Enterprise Translation Systems

December 10, 2008

Update: December 14, 2008 I came across Nice Translator at http://www.nicetranslator.com/

Original Post

I received an email from a colleague who wanted to know about translation systems. I fired back an answer, but I thought you might want to have my short list of vendors to peruse. If you run a search on Google for “enterprise translation software”, you get more than 400,000 hits. That’s not too useful. If you want to experiment with free translation services, download this file.

BASIS Technologies licenses its various translation components to a number of search and content processing vendors; for example, Fast Search & Transfer was a customer. BASIS has been a leader in providing machine translation of Arabic and related languages. The Federal government has been a fan of BASIS’s systems. You can get some very specialized translation and language components; for example, a Japanese address analyzer.

Google provides a pretty good translation system. Right now, it is for free, which is a plus. Some of the translation systems shoot into six figures pretty quickly if you pack on the language packs and custom tuning. You can use the Google system by navigating here: http://translate.google.com. You can fiddle around and automate translation, but I have heard that Google monitors its translation system, so if you push too much through the system, the Googlers follow up. You can feed it a line of text or a url.

Language Weaver automated language translation. The company serves digital industries and enterprise customers directly and through strategic partnerships. You can hook this system into other enterprise software. Employees can access documents in their native language.The company recently added new language pairs:

  • Bulgarian to/from English
  • Hebrew to/from English
  • Serbian to/from English
  • Thai to/from English
  • Turkish to/from English.

Systran has been a player in translation for years. You have to buy Systran’s software. The desktop version works quite well. The enterprise system involves some fiddling, but you can automate the translation and perform some useful operations on the machine-generated files. You can get more information about Systran here. Systran is used for the Babel Fish online translation function in AltaVista.com and Yahoo.

How good are these systems?

None of the systems is perfect. None of the systems translates as well as a human with deep knowledge of the language pairs being translated. However, the speed of these systems and their “good enough” translations can cope with the volume of data flowing into an organization. I use several of these systems. I can get a sense of the document and then turn to a native speaker to clarify the translation.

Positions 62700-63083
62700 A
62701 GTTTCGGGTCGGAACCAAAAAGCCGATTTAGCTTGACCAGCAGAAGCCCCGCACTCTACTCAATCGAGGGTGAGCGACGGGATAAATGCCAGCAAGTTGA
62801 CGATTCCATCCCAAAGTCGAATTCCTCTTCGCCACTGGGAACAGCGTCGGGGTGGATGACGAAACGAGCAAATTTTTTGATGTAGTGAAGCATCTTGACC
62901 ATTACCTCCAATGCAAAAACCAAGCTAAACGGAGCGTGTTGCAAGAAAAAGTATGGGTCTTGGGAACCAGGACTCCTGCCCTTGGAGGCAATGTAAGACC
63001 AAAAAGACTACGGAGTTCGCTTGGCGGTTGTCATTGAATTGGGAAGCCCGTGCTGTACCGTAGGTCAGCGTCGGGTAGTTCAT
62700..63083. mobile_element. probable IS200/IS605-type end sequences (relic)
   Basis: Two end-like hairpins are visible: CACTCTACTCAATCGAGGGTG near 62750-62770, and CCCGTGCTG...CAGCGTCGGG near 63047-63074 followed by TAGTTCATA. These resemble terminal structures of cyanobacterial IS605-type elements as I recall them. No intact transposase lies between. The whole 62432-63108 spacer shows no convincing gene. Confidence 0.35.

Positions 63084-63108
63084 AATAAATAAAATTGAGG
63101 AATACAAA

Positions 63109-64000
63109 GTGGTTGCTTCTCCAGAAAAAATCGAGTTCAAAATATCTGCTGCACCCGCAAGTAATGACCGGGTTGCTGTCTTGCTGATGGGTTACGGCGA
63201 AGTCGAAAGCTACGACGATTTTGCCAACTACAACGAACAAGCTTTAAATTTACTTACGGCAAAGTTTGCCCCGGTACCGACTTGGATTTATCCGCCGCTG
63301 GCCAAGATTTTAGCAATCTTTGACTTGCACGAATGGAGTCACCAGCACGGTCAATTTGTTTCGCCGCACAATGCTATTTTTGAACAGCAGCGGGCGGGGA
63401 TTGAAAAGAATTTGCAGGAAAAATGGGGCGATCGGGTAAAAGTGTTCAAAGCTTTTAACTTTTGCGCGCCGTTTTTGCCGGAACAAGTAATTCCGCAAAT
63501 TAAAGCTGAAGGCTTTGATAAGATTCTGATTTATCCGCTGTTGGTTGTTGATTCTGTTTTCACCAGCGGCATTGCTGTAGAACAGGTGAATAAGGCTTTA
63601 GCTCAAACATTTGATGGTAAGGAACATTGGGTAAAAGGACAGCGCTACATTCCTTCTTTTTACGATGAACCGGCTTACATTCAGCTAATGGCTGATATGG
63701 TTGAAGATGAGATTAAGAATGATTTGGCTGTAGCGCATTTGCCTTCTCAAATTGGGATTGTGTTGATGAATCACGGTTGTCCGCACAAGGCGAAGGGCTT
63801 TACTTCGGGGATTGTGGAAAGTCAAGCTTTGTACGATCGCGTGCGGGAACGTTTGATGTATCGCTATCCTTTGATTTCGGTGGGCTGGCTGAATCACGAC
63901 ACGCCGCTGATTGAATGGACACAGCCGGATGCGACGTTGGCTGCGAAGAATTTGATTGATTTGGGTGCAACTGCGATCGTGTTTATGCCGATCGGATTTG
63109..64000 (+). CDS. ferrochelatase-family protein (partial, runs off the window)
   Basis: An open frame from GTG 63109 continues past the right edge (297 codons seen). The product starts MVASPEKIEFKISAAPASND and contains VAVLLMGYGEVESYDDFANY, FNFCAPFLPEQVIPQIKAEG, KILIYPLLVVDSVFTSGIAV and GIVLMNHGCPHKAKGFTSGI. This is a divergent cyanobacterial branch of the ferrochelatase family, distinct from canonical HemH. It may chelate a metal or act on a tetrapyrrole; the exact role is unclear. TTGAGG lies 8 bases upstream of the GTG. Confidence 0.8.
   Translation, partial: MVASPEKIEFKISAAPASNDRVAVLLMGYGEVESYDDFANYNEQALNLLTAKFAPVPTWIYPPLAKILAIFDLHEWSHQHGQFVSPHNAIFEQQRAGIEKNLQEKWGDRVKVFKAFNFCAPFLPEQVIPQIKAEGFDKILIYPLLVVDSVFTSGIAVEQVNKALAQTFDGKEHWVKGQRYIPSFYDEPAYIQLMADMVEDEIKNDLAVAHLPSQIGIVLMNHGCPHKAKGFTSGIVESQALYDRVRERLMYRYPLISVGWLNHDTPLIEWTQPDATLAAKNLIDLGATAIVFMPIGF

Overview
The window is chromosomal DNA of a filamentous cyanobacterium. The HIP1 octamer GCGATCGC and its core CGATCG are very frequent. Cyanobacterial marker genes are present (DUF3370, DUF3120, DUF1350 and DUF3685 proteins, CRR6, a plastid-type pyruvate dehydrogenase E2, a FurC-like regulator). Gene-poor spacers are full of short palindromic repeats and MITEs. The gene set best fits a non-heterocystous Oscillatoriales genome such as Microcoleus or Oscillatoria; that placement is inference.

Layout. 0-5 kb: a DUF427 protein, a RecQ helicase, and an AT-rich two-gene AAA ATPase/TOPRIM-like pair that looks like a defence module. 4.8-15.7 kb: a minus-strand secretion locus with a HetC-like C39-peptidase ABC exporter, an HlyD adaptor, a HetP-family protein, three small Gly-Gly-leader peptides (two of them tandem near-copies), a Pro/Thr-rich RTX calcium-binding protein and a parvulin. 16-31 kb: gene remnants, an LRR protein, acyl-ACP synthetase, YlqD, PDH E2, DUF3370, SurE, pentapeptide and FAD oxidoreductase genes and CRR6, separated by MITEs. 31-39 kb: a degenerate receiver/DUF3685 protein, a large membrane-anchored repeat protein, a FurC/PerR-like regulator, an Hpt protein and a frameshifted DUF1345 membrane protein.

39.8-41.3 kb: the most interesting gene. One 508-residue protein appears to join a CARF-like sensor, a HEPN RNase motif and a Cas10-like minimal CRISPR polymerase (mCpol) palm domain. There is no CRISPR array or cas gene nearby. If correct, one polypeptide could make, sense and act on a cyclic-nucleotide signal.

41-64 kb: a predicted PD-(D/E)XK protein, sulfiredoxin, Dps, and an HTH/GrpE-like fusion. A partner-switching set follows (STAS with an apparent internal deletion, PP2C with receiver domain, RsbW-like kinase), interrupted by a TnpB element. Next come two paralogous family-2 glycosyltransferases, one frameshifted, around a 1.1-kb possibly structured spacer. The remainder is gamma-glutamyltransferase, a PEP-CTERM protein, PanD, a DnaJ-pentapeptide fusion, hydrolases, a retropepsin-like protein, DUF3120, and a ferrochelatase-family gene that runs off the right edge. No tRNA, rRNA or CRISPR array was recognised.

I have unsubstantiated information that suggests Google has been making considerable progress with their online translation system. Because the system is available without charge, Google is becoming the default system. AltaVista.com still offers an online translation system, but Google has surpassed that system in speed and language pair support. When Google integrates its online translation system with its other enterprise services, I think Google will continue to chew away at the established vendors’ market share. The GOOG, however, seems happy to let customers find their online translation service. The economic downturn may shift the Google into higher gear.

Stephen Arnold, December 10, 2008


4 Responses to “Enterprise Translation Systems”

  1. Mike Unwalla, TechScribe, UK on December 10th, 2008 3:30 am

    Quote: How good are these systems?

    If the source text is clear, the automated translation is ‘good enough’, as you write. A large problem with automated translations is the low quality of the source text.

    The best guidelines that I have seen for writing clear source text are in ‘The Global English style guide: writing clear, translatable documentation for a global market’ by John R Kohl, 2008 (ISBN 978-1-59994-657-3). The book explains how to write text that is optimised for machine translation. Although the book’s title contains the word ‘documentation’, the guidelines apply to most business texts.

  2. Martin from Berlin on December 10th, 2008 9:25 am

    I follow to the point that writing for a documentation should be clear. But:

    “The book explains how to write text that is optimised for machine translation.”

    this gives me a headache. Let’s step back for a second. Isn’t it the purpose of computers to help humans in their daily tasks (business, private)??

    I resent the idea that authors train themselves to write text that is easily digestible for a machine. The goal is that computers have to adopt to human behauviour (or needs) – and not the other way around.
    E.g., I also like to read Stephen’s Blog because of the way he uses the English language. Hopefully, he’s not going to read the book you recommended and continues not to restrain his active vocabulary.

    Let’s not lower the pass-grade for Translation Systems.

  3. Bariatric Surgery : on October 28th, 2010 2:17 am

    hey can anyone point me out on free translations tools ? “~:

  4. Beverage Dispenser · on November 14th, 2010 6:44 am

    is there something like a free translation service that we can use online ? “””

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